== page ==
In 1745 the foundation stone was laid for the new town house of James FitzGerald, Earl of Kildare. Kildare House – renamed Leinster House in 1766 when the Earl became Duke of Leinster – was designed by Richard Castle as a country house in town, a building whose size and grandeur would reflect the power and prestige of its owner. The entrance front of the new house faced onto the recently laid out Molesworth Street while the garden front looked east across enclosed grounds bounded by a narrow roadway known as Merrion Lane to an expanse of undeveloped land belonging to Viscount Fitzwilliam of Merrion. A friend is supposed to have observed to the Earl that his new house was located in a decidedly unfashionable area of the city, to which FitzGerald replied, ‘They will follow me wherever I go’.
It was Viscount Fitzwilliam and his land agents who would ensure that the Earl of Kildare’s prophecy came true. Taking advantage of the opportunity presented by the construction of Leinster House, the Fitzwilliam Estate began to encourage development on Merrion Lane, now elevated to the status of ‘Street’. Although ‘Merryon Sq’ is listed in Fitzwilliam rent rolls from 1752, indicating that a square of some description was in contemplation from this date, the Estate’s approach remained piecemeal and unhurried for the remainder of the 1750s. John Rocque’s map of Dublin shows the relative lack of progress by 1760. Fitzwilliam ambitions eventually crystallised into the laying out of a bold new urban development, a large and imposing square, first drawn by Jonathan Barker in a survey dated 1762. On 25 March of that year the Estate leased five plots at the western end of the north side of this newly delineated development for the purpose of building houses. Merrion Square was born.
Barker produced two further plans of the Square, the first, dated 1764, showing the north and south sides apparently complete and the second depicting a fully developed square and a new road, the nascent Fitzwilliam Street. In reality progress was far slower than these idealised portrayals suggested. Beginning in 1762 at the west end of the north side, the Fitzwilliam Estate leased plots on the Square to speculative builders and developers, stipulating that houses were to be built on the plots and setting out broad parameters for those houses in terms of materials and minimum heights. Plots were released in strict sequence to prevent cherry-picking and avoid gaps, but the design of individual houses was left to each lessee. With a ready supply of building material from the brickfields at Sandymount and increasing demand for houses in the area, especially after the elevation of the Earl of Kildare to a dukedom, steady progress was made. The north side was completed by the mid 1780s and the east side begun, with the south side following, through the 1790s.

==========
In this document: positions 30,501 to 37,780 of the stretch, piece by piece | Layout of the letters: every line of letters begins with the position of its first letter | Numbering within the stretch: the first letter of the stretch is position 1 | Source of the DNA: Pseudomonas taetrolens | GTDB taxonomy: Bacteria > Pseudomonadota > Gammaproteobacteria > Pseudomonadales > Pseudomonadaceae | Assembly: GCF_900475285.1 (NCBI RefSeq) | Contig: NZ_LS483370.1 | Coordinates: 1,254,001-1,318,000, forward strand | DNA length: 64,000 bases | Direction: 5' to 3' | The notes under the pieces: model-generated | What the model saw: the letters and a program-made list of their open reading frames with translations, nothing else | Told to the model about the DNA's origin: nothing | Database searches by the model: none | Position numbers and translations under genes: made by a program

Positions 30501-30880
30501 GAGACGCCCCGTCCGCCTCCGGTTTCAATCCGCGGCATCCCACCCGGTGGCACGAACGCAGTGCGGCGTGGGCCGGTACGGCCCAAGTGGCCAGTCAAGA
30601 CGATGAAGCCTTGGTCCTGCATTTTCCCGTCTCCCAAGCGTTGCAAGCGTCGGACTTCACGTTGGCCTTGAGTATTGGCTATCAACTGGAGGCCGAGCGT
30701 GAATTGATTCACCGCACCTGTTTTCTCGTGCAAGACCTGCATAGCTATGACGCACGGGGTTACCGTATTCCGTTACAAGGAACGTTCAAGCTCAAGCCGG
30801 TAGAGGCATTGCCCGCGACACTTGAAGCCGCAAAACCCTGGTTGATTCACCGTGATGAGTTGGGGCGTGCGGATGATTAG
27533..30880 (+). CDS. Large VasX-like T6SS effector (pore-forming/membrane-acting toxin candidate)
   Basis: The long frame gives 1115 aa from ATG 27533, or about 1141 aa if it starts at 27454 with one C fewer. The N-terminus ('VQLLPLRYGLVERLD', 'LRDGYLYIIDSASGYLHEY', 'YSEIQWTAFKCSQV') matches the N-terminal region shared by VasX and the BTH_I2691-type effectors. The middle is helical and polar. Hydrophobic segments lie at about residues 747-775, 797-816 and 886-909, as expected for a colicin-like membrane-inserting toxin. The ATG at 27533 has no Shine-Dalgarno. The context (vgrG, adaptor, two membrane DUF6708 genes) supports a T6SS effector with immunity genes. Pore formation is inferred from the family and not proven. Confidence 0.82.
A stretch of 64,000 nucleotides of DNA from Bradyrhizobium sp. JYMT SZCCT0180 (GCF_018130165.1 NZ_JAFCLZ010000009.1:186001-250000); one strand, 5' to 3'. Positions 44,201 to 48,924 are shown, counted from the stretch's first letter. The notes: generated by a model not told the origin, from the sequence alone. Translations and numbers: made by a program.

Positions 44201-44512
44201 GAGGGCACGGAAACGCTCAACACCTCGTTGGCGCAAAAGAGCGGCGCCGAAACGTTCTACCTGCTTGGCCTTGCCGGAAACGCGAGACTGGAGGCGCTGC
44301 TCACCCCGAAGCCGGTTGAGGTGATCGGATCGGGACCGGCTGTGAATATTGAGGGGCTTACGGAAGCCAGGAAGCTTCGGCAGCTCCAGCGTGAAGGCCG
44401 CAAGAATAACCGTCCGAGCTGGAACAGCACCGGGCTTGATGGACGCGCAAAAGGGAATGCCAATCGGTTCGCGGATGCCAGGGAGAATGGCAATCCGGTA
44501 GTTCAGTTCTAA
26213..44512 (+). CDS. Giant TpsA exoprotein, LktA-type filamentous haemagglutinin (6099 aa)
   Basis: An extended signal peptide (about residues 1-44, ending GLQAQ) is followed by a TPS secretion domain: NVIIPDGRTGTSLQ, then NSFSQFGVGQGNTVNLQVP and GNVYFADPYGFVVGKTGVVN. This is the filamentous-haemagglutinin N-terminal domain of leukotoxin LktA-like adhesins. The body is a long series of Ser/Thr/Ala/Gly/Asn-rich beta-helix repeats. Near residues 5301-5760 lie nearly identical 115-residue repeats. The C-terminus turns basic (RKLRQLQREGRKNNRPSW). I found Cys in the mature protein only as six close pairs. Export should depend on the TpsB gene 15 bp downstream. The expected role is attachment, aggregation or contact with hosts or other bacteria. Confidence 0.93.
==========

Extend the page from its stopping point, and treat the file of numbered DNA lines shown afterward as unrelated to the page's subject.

The Fitzwilliam lands on which Merrion Square was built were but the northernmost tip of a vast estate stretching across south Dublin to Wicklow. These holdings were also described by Barker in a series of maps dated 1762 and would be the subject of further ambitions and highly profitable development by the Fitzwilliams and their successors, the Earls of Pembroke, over the course of the nineteenth century.
The Irish Architectural Archive is very grateful to the National Archives of Ireland and the National Archives Advisory Council for lending drawings from the Pembroke Estate Papers for this exhibition. The Irish Architectural Archive is also grateful for the support provided for this exhibition by Fáilte Ireland.
The exhibition runs in the Architectural Gallery at the Irish Architectural Archive from 24 August to 12 October 2012. The exhibition is accompanied by a lecture series. For more information see here.